He’d been pacing around the kitchen until Yoshi got him to help with the apple betty. Now was sitting in his chair at the dinner table, glowering at Yoshi, at Cya, at Viddie, who didn’t understand, at his plate.

Yoshi didn’t really understand, either, but it worried him a little. Anger was new. Anger didn’t seem like a good plan.

“That’s enough,” Mom said, in the You’re in Trouble Mister voice. Yoshi had never heard her use it on a grown-up before. He found it interesting, in a not-me sort of way. “If you’re going to glower and sulk, you’re not going to do it around my boys. You can get it under control, or you can leave the table.”


“Not here,” Mom cut him off. “We’ll argue later, if you want. Right now, you’re going to act like a civilized being or leave my table.”

Yoshi knew that sulky look. Everybody got it around Mom eventually. He shut up and let Pellinore figure it out on his own.

Njörðr (end of year 20)
The kid had been ghosting around the cabin for a couple days, trying to avoid Gaheris, trying to avoid Mom and yet gravitating towards her when they were in the same room. Definitely avoiding Uncles Leo and Howard, but all the smart ones did that.

Yoshi and Viddie were apparently young enough not to be a threat (the guy wouldn’t get within a mile of Eryk or Dora, so it was probably age and not, say, horns), so they found themselves with a Jory shadow more often than not.

“You can follow us around all you want,” Yoshi told him on the third day of this, “but can you be useful?”

“Uh?” The panicked look the guy gave him made Yoshi wonder, once again, whyyy his mom brought home such useless guys (except Gaheris, of course. And Dad.) “Useful?”

Viddie thrust the berry basket at him. “Pick berries, put them in the basket.”

“Oh.” Njörðr took the basket and looked at the berry bush.

Feeling a bit of sympathy, Yoshi added “Watch out for the thorns.”

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Hooked, a drabble of Rin & Girey for the March Giraffe Call

For [personal profile] kelkyag‘s commissioned prompt.

Reiassan has a landing page here.

After Sun-on-the-Water (LJ)

“Sun-on-the-water?” Girey asked, when he was pretty sure they were alone.

“A marriage,” she answered in Bitrani, “between people of decidedly different statuses. Or an informal ‘marriage,’ the sort where you say you’re married when the children come, or after you’ve been living together for a while.”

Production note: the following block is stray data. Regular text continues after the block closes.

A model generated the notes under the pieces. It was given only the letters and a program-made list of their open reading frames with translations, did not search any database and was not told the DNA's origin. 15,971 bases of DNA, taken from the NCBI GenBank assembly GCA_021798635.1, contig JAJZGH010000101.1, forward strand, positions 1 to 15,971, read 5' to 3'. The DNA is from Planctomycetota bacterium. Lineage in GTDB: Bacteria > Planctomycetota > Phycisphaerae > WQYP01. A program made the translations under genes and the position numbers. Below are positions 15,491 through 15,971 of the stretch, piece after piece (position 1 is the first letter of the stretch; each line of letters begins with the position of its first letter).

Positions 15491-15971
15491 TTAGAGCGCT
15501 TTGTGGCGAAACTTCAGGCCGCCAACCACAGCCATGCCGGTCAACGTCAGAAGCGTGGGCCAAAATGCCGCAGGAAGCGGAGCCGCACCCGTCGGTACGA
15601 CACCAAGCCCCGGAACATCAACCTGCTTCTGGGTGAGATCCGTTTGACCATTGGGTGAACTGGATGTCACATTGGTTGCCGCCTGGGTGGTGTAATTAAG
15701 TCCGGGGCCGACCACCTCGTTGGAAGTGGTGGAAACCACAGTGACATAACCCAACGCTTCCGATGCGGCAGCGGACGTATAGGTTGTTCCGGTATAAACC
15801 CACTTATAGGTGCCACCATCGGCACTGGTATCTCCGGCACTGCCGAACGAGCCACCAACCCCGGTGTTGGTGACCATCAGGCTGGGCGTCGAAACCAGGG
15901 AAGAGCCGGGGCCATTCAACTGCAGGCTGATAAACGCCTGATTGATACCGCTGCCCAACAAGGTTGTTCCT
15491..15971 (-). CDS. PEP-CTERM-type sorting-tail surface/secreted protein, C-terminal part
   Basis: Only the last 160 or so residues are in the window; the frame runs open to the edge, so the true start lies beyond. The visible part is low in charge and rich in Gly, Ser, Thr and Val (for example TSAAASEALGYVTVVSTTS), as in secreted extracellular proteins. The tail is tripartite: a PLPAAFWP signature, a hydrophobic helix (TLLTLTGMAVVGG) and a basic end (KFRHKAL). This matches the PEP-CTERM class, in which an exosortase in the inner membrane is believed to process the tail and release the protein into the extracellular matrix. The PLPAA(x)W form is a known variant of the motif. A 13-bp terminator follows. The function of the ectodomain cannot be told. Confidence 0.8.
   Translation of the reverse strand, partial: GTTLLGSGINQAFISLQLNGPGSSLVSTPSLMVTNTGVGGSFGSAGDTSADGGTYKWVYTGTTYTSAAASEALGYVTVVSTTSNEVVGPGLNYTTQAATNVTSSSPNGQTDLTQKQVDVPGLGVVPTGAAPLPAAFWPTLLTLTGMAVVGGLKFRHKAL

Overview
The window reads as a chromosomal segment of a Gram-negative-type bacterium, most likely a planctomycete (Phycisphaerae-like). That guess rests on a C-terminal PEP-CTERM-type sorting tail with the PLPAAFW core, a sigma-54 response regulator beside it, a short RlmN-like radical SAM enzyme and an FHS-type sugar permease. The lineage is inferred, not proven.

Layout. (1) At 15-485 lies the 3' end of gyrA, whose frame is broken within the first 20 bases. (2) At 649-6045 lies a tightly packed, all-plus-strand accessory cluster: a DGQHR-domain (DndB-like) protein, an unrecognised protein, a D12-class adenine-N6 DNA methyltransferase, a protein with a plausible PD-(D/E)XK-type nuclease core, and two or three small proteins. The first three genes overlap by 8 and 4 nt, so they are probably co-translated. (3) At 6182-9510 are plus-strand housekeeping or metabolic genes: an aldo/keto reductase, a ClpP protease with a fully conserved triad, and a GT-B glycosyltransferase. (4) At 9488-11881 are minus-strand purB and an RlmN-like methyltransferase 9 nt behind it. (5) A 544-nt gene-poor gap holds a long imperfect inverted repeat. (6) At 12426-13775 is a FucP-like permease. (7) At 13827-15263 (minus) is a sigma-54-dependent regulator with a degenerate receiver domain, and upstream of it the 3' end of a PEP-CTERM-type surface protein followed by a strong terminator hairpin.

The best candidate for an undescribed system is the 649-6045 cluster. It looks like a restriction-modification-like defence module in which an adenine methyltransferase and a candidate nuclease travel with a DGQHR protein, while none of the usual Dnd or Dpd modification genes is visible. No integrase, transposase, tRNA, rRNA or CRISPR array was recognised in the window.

“Your people have the strangest turns of speech.” He was clearly chewing over the implications, however. That was probably a good thing, right?

“Colorful,” she joked, “like everything here. The Bithrain have a few interesting idioms, too.”

“We’re a much more practical people,” he answered. The lightness in his voice fell flat against his expression. “Decidedly different statuses. Is that us?”

“It could be. It does not need to be.” She leaned against the wall, studying him. “A lot of it depends on people like my Uncle Esnees, and on what’s going on with Elin.”

“You’re considering marrying me.”

“You brought the matter forward.”

“I…” He looked startled. “I did. I was trying to distract your uncle.”

“Well, it worked.” She couldn’t help a smile. “You distracted all of us. But if you decide you find the idea repellent, I can certainly convince the family that Uncle Esnees misunderstood. You haven’t committed to a wedding, of any sort.”

“If I find the idea repellent?” He was looking even more thoughtful. Rin was starting to worry. “And what about you?”

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Fred, a vignette of Tir na Cali Slave School for the March Giraffe Call

For illfluff‘s Prompt. After this vignette (lj)

Fred woke up strapped down in a hospital bed, with a nurse on one side and Jenny on the other side. Both were frowning at him. As signs went, it wasn’t the best.

He tried the restraints, not with any real force. He didn’t want to spook anyone. He really didn’t want to spook Jenny.

He worked his jaw, a bit surprised he wasn’t gagged. Then again, it hadn’t been his mouth that had gotten them in trouble.

“Fred,” Jenny said. Sobbed. “Fred, why…?”

“I…” he glanced at the nurse; she nodded.

“Go ahead, you’re not standing on protocol with me.”

“Thank you.” He reached his closer hand towards Jenny. “I’m sorry. He just got me so mad. He’s always making those stupid comments, you know…”

“He makes them to everyone. He thinks he’s better than the rest of us because he fights it. But Fred! They’re going to punish you for this. You know they are.”

“I know. I really tried not to. But… he just hit one button too many.”

“Your fighting skills are admirable.” That was from the doorway: Mr. Thurston, their home ec teacher. “But your lack of control is not. Steve backed up your story, by the way, which will mitigate your punishment. Thank you, Jennifer, back to your room now.” He hesitated, and added kindly, “I promise, if we send Fred away, we’ll give you a chance to say goodbye first.”

She swallowed another sob and fled, leaving Fred alone in the room with the teacher.

“And now the question remains,” Mr. Thurston continued, sitting down in the chair Jenny had vacated, “whether we send you away or not.”